La ignorancia y la amnesia son el fin de toda civilización, ya que sin educación no hay arte y sin memoria no hay justicia. No podemos permitir que la ignorancia y la falta de conciencia del valor de la cultura de los responsables de las más altas instancias del gobierno de España, erosionen impunemente el arduo trabajo de tantos músicos, actores, bailarines, cineastas, escritores y artistas plásticos que detentan el verdadero estandarte de la Cultura y que no merecen sin duda alguna el trato que padecen, pues son los verdaderos protagonistas de la identidad cultural de este país.

Por todo ello, y con profunda tristeza, le reitero mi renuncia al Premio Nacional de Música 2014, esperando que este sacrificio sea comprendido como un acto revulsivo en defensa de la dignidad de los artistas y pueda, quizás, servir de reflexión para imaginar y construir un futuro más esperanzador para nuestros jóvenes.

Creo, como decía Dostoyevski, que la Belleza salvará al mudo (sic), pero para ello es necesario poder vivir con dignidad y tener acceso a la Educación y a la Cultura.

Cordialmente le saluda,

Jordi Savall

We hear from several trustworthy sources that the orchestra wants to get on with making an appointment.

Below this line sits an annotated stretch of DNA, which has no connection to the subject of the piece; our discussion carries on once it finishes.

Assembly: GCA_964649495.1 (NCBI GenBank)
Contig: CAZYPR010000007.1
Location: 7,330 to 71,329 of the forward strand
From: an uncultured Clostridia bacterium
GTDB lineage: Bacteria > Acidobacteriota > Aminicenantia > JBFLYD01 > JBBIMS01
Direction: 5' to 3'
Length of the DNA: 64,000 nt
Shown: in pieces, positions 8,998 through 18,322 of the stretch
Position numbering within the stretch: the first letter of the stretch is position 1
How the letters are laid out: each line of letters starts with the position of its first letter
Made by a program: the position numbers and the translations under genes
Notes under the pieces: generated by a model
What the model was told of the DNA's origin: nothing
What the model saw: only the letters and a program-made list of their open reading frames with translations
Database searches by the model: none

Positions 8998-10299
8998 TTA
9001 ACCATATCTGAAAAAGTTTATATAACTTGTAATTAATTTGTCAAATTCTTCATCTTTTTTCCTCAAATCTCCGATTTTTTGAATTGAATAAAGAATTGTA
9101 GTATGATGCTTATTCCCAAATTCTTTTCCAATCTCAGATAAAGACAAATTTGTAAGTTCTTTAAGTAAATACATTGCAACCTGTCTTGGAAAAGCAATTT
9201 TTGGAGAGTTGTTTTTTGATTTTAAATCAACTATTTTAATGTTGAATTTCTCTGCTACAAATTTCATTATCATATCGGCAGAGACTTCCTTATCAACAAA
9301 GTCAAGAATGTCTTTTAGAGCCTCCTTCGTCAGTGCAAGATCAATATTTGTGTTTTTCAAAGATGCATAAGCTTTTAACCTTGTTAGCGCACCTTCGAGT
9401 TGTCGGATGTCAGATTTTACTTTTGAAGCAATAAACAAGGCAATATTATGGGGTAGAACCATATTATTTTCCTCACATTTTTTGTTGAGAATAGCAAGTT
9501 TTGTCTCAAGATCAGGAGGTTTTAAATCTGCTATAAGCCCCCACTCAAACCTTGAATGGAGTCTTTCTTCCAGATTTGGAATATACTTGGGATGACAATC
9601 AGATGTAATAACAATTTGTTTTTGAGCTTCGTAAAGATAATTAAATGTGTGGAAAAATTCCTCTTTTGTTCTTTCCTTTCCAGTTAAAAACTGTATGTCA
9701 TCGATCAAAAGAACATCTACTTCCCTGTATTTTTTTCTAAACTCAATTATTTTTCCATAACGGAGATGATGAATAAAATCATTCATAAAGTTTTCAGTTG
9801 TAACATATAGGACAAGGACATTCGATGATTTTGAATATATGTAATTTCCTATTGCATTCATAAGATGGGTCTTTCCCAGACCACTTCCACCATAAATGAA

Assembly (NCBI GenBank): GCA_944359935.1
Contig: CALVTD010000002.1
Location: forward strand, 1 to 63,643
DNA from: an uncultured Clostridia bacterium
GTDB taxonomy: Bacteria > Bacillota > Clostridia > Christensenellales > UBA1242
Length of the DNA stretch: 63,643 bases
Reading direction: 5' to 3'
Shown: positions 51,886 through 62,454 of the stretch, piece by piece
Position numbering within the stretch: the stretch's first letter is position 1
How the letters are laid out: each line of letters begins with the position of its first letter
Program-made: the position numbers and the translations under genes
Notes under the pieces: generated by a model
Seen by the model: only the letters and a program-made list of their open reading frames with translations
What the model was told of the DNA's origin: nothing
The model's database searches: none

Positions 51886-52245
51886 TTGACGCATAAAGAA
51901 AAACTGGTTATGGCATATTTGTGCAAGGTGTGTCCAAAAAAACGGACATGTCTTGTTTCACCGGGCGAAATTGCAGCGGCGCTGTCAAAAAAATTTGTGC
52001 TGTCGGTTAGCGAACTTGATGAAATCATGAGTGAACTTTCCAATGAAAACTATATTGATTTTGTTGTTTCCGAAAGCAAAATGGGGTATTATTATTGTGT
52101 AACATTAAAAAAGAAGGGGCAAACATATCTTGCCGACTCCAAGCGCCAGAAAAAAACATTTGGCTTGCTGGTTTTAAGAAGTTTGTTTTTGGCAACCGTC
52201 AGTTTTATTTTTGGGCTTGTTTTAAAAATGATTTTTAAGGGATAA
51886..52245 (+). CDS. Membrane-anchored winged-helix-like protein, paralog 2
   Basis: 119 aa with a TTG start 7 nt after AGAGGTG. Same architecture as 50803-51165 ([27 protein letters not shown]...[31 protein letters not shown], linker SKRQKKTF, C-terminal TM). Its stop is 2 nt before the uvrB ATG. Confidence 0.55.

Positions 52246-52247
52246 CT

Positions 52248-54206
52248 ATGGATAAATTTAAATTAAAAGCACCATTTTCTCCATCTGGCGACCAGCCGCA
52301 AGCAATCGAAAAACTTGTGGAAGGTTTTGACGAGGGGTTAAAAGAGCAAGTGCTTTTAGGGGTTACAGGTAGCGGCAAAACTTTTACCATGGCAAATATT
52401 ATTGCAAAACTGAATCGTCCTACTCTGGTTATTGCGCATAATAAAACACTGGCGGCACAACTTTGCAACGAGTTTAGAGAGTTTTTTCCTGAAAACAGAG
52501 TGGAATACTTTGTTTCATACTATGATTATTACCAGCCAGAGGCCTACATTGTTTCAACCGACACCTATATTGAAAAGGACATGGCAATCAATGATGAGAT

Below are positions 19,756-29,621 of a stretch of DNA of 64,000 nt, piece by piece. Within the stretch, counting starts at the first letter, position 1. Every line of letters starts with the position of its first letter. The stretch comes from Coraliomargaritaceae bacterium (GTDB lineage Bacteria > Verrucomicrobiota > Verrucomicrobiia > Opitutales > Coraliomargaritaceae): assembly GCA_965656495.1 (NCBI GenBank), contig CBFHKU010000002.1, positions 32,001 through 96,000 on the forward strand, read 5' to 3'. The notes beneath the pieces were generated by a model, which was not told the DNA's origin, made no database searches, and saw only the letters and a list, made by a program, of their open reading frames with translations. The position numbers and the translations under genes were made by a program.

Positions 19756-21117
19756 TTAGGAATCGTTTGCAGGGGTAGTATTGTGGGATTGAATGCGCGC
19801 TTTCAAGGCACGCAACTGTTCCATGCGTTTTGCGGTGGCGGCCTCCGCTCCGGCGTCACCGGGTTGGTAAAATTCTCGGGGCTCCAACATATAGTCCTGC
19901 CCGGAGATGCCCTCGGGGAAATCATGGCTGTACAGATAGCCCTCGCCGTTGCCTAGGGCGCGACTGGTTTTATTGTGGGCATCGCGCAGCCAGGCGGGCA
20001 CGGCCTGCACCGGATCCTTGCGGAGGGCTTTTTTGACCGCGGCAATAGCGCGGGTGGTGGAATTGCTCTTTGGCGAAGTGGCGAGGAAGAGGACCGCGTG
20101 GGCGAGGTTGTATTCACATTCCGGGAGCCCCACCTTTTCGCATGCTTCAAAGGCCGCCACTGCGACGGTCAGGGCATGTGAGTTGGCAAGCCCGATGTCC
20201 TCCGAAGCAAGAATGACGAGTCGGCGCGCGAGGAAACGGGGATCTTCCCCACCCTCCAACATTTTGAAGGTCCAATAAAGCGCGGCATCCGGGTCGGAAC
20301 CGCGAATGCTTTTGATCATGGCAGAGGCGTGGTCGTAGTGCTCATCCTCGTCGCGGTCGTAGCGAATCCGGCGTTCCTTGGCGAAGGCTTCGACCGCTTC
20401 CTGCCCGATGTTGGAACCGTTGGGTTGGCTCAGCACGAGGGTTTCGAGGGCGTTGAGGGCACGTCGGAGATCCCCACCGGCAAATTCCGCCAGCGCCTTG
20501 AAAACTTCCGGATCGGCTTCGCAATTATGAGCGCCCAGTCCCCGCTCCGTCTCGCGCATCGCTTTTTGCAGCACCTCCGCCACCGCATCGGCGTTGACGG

Although Simon Rattle remains music director until the summer of 2018, the players want to end speculation and will announce a decision in the middle of May.

Given the paucity of available top flight candidates, that somewhat limits their options.

rattle Berlin Philharmonic Prom 64_CR_BBC Chris Christodoulou_3

They could go for a short-term appointment, such as Daniel Barenboim, who has indicated he would be available to hold the fort for 3-4 years. Or they could take the plunge and start negotiating to release their chosen one early from his present commitments.

On the basis of general soundings, the present favourites would be:

1 Andris Nelsons, newly signed with Boston.

2 Riccardo Chailly, who is committed to Leipzig and La Scala

3 Yannick Nezet-Seguin, under contract with Philadelphia, Rotterdam and Montreal.

4 Kirill Petrenko, Bavarian State Opera

5 Christian Thielemann, Dresden

6 Others including Semyon Bychkov, Ivan Fischer, Paavo Järvi, Gustavo Dudamel.

Medici.tv will run Carnegie’s first live stream next week – a Joyce DiDonato recital, on Tuesday.

The broadcast will be free, both in the live version and on-demand for 90 days.

There will be three further Carnegie streams: Anne-Sophie Mutter (Nov 18), Leonidas Kavakos/Yuja Wang (Nov 22) and Daniil Trifonov (Dec 9).

That’s right, folks: it’s free.

carnegie hall interior

The Metropolitan Opera is parting company with Peter E. Clark, director of its ineffectual press office. Clark is taking early retirement in March after 30 years at the Met.

Never a proactive press director, he is not personally to blame for the company’s negative media profile.



His departure is unlikely to get the Met off the world’s worst press offices list.